Dynamic software updating

Michael William Hicks, University of Pennsylvania


Many important applications must run continuously and without interruption, yet must be changed to fix bugs or upgrade functionality. To date, no existing, general-purpose methodology for dynamic updating achieves a practical balance between flexibility, robustness, low overhead, and ease of use. We present a new approach for imperative languages that provides type-safe dynamic updating of native code in an extremely flexible manner (code, data, and types may be updated, at programmer-determined times) and permits the use of automated tools to aid the programmer in the updating process. Our system is based around dynamic patches, which contain both the updated code and the code needed to transition from the old version to the new. A novel aspect of our patches is that they consist of verifiable native code (or VNC, see (Nec97, MWCG99)), which is native code accompanied by annotations that allow on-line verification of the code's safety. We discuss how patches are generated mostly automatically, how they are applied using our own novel dynamic-linking technology for VNC systems, and how code is compiled to make it updateable. To concretely illustrate and validate our system, we have implemented a sizeable application: a dynamically updateable web server, called FlashEd. We discuss our experience building and maintaining FlashEd. Performance experiments show that updateable FlashEd runs roughly 2% slower than a static one under various work loads.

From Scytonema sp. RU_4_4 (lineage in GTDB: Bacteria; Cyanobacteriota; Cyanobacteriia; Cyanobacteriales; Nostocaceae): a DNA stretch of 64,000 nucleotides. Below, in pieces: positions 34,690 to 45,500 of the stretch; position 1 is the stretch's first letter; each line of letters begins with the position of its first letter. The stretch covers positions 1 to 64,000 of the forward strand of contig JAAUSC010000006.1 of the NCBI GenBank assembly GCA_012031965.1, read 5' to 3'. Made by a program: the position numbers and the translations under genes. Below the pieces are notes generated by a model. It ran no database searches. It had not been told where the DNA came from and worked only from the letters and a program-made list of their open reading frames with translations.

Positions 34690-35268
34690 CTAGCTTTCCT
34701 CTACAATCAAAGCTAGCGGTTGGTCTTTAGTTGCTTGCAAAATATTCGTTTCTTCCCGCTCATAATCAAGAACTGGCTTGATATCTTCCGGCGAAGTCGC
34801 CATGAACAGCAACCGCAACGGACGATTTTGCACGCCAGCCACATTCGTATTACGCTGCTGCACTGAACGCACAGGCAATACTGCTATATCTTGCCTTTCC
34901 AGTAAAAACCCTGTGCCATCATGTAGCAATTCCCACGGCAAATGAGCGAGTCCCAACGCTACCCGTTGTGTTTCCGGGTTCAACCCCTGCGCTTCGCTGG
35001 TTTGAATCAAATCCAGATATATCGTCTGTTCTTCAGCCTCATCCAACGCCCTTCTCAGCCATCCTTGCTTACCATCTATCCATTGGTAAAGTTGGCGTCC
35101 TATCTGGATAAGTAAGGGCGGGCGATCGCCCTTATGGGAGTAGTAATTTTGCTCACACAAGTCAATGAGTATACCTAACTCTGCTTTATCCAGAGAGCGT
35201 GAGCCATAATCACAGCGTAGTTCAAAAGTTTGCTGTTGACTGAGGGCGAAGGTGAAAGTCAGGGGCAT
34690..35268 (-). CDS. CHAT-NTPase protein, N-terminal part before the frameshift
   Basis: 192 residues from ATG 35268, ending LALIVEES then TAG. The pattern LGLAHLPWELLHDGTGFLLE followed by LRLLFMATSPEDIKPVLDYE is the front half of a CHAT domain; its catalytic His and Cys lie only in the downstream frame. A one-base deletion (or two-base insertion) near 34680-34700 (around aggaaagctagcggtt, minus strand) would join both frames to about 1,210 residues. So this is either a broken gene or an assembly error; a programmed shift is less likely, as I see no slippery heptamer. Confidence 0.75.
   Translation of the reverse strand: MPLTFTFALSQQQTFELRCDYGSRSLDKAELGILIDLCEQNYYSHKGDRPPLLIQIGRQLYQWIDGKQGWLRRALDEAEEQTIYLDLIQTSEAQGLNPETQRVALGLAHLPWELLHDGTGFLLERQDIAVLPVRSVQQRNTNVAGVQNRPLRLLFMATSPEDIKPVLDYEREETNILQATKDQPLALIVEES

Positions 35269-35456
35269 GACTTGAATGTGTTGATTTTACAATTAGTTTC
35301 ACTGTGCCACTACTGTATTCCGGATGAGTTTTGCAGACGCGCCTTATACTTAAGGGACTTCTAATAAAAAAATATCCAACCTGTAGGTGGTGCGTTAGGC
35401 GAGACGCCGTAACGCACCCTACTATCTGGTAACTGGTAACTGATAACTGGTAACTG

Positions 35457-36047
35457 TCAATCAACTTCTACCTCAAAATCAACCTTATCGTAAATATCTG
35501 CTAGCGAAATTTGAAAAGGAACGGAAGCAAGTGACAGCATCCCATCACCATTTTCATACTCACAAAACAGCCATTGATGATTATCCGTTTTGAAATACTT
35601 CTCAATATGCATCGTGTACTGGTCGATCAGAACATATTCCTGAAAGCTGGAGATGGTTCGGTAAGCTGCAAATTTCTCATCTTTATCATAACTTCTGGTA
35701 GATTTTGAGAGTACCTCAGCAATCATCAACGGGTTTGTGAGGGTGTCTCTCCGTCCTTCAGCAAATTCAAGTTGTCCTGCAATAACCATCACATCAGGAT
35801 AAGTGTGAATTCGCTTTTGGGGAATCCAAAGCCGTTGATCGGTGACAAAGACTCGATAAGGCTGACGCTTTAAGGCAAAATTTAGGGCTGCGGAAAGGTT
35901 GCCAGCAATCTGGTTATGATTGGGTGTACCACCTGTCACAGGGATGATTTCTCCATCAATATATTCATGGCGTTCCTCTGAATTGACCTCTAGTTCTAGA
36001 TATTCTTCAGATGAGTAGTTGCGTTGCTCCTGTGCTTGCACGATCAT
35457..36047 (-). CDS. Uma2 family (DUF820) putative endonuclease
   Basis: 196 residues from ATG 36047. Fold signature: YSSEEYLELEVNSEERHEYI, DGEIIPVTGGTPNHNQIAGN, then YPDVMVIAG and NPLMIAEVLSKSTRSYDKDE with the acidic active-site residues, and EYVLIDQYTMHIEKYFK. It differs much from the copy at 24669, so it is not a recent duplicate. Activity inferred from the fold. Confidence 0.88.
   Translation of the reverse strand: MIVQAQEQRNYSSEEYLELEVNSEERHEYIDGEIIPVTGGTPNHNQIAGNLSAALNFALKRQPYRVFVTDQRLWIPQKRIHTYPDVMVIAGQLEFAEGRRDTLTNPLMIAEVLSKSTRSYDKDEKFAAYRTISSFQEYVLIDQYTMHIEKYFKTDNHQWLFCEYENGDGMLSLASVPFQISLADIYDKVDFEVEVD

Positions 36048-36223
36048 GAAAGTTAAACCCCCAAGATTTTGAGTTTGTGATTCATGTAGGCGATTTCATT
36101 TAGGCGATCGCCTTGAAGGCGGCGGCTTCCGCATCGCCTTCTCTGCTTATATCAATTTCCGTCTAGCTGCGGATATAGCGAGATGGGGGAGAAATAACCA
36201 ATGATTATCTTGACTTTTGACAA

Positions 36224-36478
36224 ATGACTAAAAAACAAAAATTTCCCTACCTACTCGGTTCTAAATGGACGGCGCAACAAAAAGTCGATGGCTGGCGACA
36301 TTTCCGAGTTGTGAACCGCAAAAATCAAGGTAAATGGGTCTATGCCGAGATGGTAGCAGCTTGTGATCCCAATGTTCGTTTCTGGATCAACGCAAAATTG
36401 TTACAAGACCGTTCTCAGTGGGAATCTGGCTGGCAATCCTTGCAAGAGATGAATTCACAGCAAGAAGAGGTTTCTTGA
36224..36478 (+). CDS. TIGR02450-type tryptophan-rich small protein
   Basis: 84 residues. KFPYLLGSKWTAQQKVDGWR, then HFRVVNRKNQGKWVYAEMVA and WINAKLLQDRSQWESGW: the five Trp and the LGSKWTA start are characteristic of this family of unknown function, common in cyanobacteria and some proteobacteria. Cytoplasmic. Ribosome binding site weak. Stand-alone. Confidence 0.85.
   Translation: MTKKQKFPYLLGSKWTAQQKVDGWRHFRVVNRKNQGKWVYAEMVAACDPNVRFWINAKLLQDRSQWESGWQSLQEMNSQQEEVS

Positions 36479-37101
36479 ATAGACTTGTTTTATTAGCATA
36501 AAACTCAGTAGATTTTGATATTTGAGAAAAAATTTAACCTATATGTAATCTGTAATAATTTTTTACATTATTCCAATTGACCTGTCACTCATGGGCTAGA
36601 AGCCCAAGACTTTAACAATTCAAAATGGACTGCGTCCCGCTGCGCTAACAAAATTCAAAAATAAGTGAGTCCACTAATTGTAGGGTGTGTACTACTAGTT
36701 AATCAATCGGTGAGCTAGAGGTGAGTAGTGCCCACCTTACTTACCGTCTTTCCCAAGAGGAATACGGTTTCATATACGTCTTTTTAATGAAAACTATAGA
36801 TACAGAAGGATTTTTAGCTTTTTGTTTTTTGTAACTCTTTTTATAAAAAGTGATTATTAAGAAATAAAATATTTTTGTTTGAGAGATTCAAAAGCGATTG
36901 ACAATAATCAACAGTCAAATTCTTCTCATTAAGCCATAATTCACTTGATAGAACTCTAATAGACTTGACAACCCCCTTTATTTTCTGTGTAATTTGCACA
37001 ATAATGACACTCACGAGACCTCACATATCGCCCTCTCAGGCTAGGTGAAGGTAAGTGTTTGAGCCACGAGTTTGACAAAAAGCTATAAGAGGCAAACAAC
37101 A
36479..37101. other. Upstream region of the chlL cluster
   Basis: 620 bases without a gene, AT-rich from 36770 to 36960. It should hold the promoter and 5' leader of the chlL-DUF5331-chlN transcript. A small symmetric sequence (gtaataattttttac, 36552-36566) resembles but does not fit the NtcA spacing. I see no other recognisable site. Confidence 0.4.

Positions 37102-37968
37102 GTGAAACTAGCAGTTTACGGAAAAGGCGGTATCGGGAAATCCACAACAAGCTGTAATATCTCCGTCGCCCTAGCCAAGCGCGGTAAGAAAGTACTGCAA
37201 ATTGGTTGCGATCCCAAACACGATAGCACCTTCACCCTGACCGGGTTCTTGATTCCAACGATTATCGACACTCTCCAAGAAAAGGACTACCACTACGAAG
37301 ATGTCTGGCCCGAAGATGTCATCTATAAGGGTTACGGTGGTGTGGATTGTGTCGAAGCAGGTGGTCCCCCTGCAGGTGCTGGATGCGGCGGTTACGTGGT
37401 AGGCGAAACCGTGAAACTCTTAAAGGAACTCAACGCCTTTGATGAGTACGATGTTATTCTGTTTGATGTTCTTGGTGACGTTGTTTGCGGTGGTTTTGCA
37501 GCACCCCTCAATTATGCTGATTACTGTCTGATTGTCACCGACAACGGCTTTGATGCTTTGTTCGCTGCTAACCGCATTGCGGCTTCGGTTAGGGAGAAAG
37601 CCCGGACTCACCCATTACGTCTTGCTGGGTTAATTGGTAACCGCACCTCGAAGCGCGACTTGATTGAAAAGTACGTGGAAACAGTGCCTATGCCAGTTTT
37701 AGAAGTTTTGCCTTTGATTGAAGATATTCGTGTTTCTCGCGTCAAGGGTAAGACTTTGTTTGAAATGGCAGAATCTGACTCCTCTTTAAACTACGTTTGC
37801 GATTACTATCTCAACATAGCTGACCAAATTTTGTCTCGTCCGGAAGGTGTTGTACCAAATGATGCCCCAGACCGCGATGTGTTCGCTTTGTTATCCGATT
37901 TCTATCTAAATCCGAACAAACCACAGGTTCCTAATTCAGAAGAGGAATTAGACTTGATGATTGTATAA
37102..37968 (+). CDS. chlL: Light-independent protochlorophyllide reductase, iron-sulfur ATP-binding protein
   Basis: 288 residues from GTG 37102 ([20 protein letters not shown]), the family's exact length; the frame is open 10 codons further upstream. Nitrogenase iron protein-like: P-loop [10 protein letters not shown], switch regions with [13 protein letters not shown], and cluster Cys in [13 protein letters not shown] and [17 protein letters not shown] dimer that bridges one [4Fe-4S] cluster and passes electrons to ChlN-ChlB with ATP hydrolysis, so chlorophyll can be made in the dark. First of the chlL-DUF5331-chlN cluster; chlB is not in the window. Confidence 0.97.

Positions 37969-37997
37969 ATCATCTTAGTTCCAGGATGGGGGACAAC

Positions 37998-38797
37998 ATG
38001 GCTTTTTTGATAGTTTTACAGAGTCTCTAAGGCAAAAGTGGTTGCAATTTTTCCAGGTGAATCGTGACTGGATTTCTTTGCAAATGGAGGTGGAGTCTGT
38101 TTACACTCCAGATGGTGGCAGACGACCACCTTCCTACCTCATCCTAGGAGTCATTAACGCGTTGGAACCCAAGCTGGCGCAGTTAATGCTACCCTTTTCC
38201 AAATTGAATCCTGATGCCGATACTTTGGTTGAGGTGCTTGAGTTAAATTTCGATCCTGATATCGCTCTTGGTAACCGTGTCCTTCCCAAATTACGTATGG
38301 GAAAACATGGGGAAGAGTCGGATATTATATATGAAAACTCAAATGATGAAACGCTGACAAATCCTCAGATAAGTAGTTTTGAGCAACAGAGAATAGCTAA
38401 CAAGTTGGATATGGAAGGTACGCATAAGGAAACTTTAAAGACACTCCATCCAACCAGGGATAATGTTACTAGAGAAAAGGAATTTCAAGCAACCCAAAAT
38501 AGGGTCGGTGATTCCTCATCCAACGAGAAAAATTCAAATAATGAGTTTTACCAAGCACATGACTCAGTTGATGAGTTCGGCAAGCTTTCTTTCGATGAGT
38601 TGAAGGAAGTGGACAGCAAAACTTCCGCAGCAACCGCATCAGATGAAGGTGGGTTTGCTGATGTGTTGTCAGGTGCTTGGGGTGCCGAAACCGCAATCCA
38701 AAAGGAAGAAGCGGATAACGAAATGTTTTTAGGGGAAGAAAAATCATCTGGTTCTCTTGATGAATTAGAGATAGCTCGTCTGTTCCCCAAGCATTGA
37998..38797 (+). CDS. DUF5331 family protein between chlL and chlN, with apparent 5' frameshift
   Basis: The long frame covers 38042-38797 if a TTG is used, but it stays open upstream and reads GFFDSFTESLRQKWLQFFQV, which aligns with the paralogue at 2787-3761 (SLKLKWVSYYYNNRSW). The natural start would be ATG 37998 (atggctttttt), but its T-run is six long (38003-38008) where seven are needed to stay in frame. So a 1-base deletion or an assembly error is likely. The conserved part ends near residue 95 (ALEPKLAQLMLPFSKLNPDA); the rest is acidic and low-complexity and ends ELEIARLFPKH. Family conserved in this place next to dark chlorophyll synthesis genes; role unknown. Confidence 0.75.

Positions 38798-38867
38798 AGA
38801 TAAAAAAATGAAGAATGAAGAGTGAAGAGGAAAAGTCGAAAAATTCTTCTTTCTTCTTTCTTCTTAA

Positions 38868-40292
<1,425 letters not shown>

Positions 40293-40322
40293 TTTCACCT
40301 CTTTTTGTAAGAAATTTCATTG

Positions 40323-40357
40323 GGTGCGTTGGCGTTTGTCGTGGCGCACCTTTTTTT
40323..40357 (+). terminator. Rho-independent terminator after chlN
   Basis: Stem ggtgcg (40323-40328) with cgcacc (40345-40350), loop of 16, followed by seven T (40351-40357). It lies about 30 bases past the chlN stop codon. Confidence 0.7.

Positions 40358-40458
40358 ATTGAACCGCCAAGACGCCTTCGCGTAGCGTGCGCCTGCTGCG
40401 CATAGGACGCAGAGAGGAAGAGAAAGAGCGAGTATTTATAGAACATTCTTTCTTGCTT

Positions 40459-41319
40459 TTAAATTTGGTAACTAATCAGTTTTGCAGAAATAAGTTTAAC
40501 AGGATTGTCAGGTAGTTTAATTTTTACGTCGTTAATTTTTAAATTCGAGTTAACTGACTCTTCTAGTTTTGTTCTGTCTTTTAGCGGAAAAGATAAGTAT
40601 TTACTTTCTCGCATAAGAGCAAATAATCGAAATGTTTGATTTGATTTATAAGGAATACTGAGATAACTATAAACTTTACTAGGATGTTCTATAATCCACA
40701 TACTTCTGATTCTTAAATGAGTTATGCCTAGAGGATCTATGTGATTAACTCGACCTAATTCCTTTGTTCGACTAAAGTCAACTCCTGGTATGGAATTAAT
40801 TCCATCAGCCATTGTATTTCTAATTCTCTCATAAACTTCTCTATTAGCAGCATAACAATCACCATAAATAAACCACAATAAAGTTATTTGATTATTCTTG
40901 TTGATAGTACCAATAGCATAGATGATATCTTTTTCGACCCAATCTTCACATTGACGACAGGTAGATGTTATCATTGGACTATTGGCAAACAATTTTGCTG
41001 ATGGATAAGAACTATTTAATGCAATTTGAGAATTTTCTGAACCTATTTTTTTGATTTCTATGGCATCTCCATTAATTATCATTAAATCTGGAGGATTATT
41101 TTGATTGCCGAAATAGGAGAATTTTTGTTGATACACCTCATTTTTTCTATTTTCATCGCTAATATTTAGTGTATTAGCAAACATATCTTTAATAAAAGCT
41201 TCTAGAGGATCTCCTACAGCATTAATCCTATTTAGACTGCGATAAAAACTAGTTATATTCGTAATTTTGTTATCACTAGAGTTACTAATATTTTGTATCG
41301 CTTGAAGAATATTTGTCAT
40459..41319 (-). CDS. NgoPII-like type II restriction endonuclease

Subject Area

Computer science

Recommended Citation

Hicks, Michael William, "Dynamic software updating" (2001). Dissertations available from ProQuest. AAI3015320.